President Obama’s 2011 directive requiring agencies to clear their books of duplicative and overly burdensome rules has generated more than $13 billion worth of expected savings in the coming years, says the administration’s regulatory chief.
Howard Shelanski, administrator of the White House Office of Information and Regulatory Affairs, said a new plan to scrap outdated Medicare requirements is the latest accomplishment in support of Obama’s “regulatory lookback.”
In a post on an Office of Management and Budget blog, Shelanski said the CMS action reforms regulations “that the agency found to be unnecessary, obsolete, or excessively burdensome on hospitals and other healthcare providers.”
“This final rule streamlines health and safety standards that health care providers must meet in order to participate in Medicare and Medicaid,” wrote Shelanski.
The CMS rule change alone is expected to save roughly $3.2 billion over five years.
The White House had previously placed the regulatory lookback’s savings at over $10 billion, citing hundreds of areas where rules could be consolidated or altogether repealed.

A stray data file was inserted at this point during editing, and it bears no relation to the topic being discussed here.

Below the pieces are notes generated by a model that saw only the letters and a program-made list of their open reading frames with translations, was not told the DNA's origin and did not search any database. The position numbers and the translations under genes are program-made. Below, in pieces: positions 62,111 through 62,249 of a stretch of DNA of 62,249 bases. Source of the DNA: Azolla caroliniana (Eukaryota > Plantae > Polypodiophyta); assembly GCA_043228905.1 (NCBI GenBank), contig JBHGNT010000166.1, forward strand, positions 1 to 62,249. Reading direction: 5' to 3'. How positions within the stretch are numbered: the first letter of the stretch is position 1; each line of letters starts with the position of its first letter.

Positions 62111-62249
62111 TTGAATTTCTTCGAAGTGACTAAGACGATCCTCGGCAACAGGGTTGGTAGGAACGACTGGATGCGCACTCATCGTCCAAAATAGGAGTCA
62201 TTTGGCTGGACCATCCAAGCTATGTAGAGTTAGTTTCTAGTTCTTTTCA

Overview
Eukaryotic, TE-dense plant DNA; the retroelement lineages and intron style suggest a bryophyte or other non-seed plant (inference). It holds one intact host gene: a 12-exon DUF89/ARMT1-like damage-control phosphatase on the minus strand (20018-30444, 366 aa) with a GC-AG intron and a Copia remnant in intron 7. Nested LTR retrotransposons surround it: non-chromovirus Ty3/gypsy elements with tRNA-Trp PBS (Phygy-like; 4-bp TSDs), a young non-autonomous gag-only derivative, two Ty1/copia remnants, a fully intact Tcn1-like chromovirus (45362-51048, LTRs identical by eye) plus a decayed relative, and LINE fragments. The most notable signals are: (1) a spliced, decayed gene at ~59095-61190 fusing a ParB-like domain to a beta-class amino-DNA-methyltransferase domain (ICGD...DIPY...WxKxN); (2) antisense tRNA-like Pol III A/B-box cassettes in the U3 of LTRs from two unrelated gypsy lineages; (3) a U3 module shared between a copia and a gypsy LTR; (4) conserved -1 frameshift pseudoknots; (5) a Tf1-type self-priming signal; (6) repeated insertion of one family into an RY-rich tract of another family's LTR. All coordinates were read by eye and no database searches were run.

The administration has repeatedly pointed to a Department of Transportation rule proposed last year to ease the paperwork burden on big rig drivers by eliminating requirements that they file reports following truck inspections when no problems were found.
The eased requirements were estimated to save $1.7 billion annually.
“Ensuring regulatory flexibility for businesses and reducing unnecessary regulatory burdens through the retrospective review process are top priorities for the President and the White House Office of Information and Regulatory Affairs,” Shelanski wrote.